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Old 11-09-2005, 08:56 PM   #5
Rocky Izumi
Dojo: GUST Aikido Club
Location: Salwa, Kuwait
Join Date: Oct 2004
Posts: 381
Kuwait
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Re: Succession Planning

This is great! Thanks for the opinions. I would not be too worried about someone with less skill and better administrative skills taking over a dojo. It does no good to have an instructor who has good technical skills who can't keep the dojo open.

I've been in some places longer than five years but I don't find that time changes the nature of the dojo very much. In fact, the more self-sustaining a dojo is, the more I find that it is important to break up the dojo and make people start fresh than a dojo that is not as self-sustaining. The ones that are not quite self-sustaining, I don't worry about because they will self-destruct anyway. It is the ones that will continue that I am more worried about. There are still ones in existence that I have left and I have not been happy with the results because they still seem to have some umbilical cord attached to me, more than as the instigator of the dojo.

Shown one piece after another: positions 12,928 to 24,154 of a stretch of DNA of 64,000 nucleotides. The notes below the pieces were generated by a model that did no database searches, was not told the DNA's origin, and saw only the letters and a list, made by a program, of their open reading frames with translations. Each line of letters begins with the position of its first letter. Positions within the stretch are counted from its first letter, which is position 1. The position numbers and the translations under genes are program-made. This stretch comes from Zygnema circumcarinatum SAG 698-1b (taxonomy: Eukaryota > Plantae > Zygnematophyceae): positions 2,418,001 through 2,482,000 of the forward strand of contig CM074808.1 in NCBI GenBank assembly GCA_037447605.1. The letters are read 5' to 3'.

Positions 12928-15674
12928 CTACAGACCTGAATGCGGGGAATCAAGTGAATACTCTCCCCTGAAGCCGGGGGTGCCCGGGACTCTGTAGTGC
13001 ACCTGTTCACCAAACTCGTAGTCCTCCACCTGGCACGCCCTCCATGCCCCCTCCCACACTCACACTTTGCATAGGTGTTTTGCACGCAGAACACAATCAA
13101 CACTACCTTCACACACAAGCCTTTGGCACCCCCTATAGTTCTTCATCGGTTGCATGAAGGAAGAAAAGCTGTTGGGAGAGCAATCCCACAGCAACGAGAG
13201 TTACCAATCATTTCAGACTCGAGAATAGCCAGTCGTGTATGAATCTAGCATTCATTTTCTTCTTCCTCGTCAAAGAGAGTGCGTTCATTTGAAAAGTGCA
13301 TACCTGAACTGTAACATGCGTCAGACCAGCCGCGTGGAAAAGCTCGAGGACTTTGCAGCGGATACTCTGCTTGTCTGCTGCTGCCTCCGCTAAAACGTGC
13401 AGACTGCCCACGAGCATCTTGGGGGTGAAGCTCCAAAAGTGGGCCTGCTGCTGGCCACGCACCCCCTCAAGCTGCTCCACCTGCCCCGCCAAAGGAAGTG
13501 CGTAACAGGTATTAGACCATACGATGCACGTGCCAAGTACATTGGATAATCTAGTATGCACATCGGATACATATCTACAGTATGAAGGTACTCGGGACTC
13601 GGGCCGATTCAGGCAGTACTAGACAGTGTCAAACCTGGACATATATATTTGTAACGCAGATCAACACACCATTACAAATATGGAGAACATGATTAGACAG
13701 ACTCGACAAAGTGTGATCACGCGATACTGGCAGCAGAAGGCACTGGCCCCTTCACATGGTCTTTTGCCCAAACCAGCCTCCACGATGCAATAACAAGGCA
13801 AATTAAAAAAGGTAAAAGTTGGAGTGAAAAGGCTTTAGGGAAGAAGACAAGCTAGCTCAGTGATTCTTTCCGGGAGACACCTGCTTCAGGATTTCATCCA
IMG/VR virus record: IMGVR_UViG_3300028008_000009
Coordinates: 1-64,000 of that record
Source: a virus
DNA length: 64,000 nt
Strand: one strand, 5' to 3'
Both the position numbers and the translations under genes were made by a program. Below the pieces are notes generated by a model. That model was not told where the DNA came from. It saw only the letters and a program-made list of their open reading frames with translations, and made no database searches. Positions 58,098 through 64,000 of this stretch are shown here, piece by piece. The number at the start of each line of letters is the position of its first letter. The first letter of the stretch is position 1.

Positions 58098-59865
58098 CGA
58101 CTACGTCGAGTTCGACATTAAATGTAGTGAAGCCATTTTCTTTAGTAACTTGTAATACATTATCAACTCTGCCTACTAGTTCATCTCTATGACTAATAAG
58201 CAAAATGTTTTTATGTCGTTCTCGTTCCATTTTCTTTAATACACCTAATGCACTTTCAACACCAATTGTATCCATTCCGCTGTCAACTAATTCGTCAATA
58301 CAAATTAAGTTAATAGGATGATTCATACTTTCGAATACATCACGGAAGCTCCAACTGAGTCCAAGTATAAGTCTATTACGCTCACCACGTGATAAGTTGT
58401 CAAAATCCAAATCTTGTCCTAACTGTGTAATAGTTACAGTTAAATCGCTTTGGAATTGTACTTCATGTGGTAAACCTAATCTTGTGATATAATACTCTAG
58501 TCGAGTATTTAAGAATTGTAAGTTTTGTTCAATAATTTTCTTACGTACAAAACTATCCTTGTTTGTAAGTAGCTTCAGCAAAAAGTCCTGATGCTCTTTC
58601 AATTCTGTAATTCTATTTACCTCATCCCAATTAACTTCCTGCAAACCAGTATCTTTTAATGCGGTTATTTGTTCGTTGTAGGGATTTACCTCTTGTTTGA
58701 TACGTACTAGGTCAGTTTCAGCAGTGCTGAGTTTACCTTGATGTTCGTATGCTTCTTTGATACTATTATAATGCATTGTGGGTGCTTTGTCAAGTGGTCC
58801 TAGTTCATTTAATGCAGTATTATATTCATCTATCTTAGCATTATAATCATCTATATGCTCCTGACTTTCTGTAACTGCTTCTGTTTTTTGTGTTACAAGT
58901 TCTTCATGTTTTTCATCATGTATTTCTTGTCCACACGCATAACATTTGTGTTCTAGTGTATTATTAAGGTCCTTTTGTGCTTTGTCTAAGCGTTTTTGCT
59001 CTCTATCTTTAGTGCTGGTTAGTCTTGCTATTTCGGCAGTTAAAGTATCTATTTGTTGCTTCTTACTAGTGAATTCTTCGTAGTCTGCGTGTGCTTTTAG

I suppose if I were trying to build up a large group of dojos that were all studying under me, that would be different but I am more interested in developing instructors that can stand on their own and deal directly with the Shihan for that area or the one under whom I developed the dojo. I would rather not see their loyalties split between me and someone else, or to have to deal with learning two different styles.

I know that I have fundamentally different views on Aikido than the Shidoin (used here in the general Japanese meaning of just leaders) of the Federation to which some of my old dojos belong and for them to try my Aikido and also the Aikido of that Federation would only confuse them. I let them evolve and change their Aikido away from mine and to that advocated by the Shidoin of their Federation.

Rock
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